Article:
This short series of features is centered on the use of gaming as a form of escapism. Some may argue that all games can be used in this way, but none so much as a few titles that really suck you into their worlds, lore and style of gaming. I’ll be covering a few of the titles that have been amazingly helpful in the face of crises over the span of my life and hopefully, give some insight into why they’re so therapeutic in the first place.
Instead of starting at the beginning, I’d like to delve into the Souls series by From Software. In a part of my life when I had just lost a fantastic job and the hardships of looking for work in a recession plagued UK in the late 2000’s, I found a lot of solace in the Playstation 3 exclusive, Demon’s Souls, which has continued through to health issues and the medicinal effects of Dark Souls to this very day…
Praise the Sun!
Now, you would think that a game lauded for its difficulty and macabre fantasy setting would be something to avoid when your nerves are frayed and at the point of snapping due to prolonged stress. Demon’s and Dark Souls, however, have a unique atmosphere to them, while initially frustrating in the early learning point, it soon becomes second nature to those who persevere.
I remember the day I first entered the world of Boletaria and hit a brick wall, consisting of flame breathing dragons eight times my size, crowds of loping undead who could murder you with a couple of well-aimed hits and tiny little holes that would have you drop to your death in what seemed to be an unfair style of gameplay.
About an hour and a half in, I realised that I had to don my old-school gaming mentality again. Recovering skills from days of playing Ghosts and Goblins and The Last Ninja, where beating games were mostly rewarded by pacing yourself and a lot of trial and error, was a minor feat in a day of checkpoints, instant gratification and gung-ho action.
I soon found that I had been playing for hours on end without thinking about my real life worries. Even watching a movie or reading a book, I couldn’t concentrate enough on the subject to conquer my demons, but the Souls series has a profound way of sucking you into their worlds, needing every bit of concentration and attention you can muster to survive.
The minimalist approach to background music is also startlingly peaceful. It’s not very often that you’ll be tricked into making mistakes through face-melting orchestral crescendo that is usually the tactic for developers who want to make you fumble your controller in terror. Listening to your own footsteps echo down a seemingly empty corridor while you tiptoe softy, shield raised and without distraction is amazingly absorbing.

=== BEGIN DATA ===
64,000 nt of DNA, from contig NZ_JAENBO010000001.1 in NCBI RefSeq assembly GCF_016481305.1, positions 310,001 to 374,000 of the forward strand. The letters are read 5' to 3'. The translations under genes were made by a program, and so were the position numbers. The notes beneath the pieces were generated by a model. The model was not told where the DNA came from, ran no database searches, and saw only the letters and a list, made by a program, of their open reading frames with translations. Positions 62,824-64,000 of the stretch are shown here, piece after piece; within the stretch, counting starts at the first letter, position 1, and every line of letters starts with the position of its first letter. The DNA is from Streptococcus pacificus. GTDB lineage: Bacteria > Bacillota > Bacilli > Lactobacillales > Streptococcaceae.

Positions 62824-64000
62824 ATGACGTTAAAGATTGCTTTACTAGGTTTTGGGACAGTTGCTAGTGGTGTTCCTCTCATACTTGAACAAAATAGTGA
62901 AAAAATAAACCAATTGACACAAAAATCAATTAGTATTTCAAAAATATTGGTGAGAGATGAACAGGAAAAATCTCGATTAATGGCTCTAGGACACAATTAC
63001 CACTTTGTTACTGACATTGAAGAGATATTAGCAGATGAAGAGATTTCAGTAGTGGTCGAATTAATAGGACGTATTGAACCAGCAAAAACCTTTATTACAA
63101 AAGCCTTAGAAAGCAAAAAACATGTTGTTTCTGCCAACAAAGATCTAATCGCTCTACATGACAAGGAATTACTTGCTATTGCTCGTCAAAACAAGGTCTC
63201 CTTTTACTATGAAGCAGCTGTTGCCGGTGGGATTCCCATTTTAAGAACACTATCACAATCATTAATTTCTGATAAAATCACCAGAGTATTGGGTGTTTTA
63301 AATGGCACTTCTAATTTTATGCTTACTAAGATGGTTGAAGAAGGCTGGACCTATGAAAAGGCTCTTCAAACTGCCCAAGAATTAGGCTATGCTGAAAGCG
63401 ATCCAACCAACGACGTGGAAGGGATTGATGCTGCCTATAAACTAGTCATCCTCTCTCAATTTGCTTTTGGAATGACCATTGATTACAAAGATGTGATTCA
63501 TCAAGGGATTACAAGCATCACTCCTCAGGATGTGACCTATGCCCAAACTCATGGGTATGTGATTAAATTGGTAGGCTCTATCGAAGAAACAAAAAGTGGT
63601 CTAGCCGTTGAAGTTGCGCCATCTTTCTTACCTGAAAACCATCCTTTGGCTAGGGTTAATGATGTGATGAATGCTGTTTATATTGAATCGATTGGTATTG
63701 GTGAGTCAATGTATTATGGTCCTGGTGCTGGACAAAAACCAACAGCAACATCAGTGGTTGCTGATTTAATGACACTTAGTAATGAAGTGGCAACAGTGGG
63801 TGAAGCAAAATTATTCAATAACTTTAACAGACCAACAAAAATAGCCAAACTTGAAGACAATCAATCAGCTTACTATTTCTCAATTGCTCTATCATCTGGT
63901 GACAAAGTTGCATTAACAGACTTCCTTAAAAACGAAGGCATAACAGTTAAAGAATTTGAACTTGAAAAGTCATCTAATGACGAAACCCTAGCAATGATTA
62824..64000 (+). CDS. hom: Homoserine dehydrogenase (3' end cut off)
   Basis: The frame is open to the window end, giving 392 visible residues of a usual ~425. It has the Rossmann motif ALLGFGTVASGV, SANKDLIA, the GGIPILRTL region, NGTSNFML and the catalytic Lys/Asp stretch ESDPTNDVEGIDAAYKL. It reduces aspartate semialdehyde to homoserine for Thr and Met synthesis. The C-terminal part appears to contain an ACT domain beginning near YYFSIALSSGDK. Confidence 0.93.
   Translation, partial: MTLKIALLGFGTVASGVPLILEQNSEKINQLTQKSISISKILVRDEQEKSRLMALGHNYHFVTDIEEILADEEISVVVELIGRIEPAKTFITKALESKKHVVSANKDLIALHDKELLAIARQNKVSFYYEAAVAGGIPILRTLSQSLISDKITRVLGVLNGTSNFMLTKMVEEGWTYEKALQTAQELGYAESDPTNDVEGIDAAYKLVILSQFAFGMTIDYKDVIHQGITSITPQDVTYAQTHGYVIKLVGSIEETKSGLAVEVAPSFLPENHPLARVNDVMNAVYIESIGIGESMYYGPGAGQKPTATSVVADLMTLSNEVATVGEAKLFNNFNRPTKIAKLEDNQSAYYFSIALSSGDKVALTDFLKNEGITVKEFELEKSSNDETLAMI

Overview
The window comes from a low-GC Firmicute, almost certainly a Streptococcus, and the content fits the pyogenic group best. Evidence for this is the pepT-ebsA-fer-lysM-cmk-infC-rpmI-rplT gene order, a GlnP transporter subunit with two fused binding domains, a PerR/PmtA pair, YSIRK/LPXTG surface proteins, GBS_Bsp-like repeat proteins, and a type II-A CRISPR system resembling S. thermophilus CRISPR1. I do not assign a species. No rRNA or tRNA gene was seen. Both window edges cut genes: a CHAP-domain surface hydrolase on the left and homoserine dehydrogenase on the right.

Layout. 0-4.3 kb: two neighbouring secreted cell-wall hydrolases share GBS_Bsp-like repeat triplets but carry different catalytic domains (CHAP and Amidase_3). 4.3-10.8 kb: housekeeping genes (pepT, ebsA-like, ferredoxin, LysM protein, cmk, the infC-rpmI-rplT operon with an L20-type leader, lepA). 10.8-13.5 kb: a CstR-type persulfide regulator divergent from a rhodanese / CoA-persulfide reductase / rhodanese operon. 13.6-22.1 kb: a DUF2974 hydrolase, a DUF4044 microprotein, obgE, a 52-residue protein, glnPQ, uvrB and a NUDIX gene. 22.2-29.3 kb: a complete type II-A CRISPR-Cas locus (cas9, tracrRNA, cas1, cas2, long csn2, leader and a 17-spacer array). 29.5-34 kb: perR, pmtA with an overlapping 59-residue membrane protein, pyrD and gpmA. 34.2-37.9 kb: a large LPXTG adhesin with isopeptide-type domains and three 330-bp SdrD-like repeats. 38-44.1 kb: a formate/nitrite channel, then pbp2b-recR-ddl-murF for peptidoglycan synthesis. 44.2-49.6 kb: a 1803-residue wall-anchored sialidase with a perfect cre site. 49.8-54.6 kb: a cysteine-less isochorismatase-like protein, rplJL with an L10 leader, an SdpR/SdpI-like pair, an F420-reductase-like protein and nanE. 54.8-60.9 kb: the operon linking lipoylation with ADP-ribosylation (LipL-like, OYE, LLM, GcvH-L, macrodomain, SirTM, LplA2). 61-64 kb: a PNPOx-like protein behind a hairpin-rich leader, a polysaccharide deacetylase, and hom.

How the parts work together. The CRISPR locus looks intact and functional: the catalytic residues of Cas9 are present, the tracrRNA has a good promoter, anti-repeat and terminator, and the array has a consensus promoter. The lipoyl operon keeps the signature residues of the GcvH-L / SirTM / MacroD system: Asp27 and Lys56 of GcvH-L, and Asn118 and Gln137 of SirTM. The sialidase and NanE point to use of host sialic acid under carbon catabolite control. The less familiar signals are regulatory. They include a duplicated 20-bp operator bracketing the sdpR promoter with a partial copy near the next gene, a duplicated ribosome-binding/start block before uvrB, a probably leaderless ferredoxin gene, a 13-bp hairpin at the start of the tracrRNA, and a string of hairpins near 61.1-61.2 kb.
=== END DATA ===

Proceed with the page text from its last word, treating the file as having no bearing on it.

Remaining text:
While my thoughts had been previously of loss, anger and revenge, living in Boletaria for a few hours a day brought a strange serenity into my mind.
Dark Souls has the very same concept, only that Lordran is a much more absorbing land than Boletaria. The scenery is absolutely stunning and in a recent play through, I found myself forgetting aches and pains by being lost in the world, in and out of the game. I got a little obsessed with hunting down images of old ruins and landscapes that look like something straight out of the game. It makes you realise just how beautiful the real world can be, despite the failings of humanity that sometimes rears its ugly head above the precipice.
The wonder and sense of adventure just seems to still my mind for a while and even after shutting down my console, I’m still thinking of strategies and routes and how I can improve my skills. Although, it never seems to be down to how overpowered you are and more on the lines of how much you are concentrating on the adventure.
While there are a few bosses and PvP encounters that can tip that balance over the edge, they seem minimal compared to the calm you feel through most of the journey. Even the PvP on most encounters, seem to be friendly affairs, with bowing, respect and a sense of honour in player’s actions. I think I have been trolled twice in my entire experience of the series.
If you can bring blue phantoms (other players) into your game to help on tough sections, it would restore anyone’s confidence in the gaming community, that there are people out there willing to help too. Rather than the usual cursing and lone-wolfing that you usually see in online gaming, there is a lot of solidarity with Souls’ online system. It really is refreshing to see.
All of the combined mechanics of Demon’s/Dark Souls bring a beautiful, sometimes lonely but mostly placid and enjoyable session that really does help heal your own soul. Some will say that it’s simply the most infuriating game ever, but it’s just down to the way you let yourself be engaged that is the clincher here.
You see, with a game that demands your full attention, you’ll find that your woes no longer have any place to fit amongst your escapism. And although outright escapism is never a way forward, it’s definitely a way to repair and step back from everything else, giving you the room to negotiate with your own feelings and more than likely, giving you a fresh outlook on the important side of life.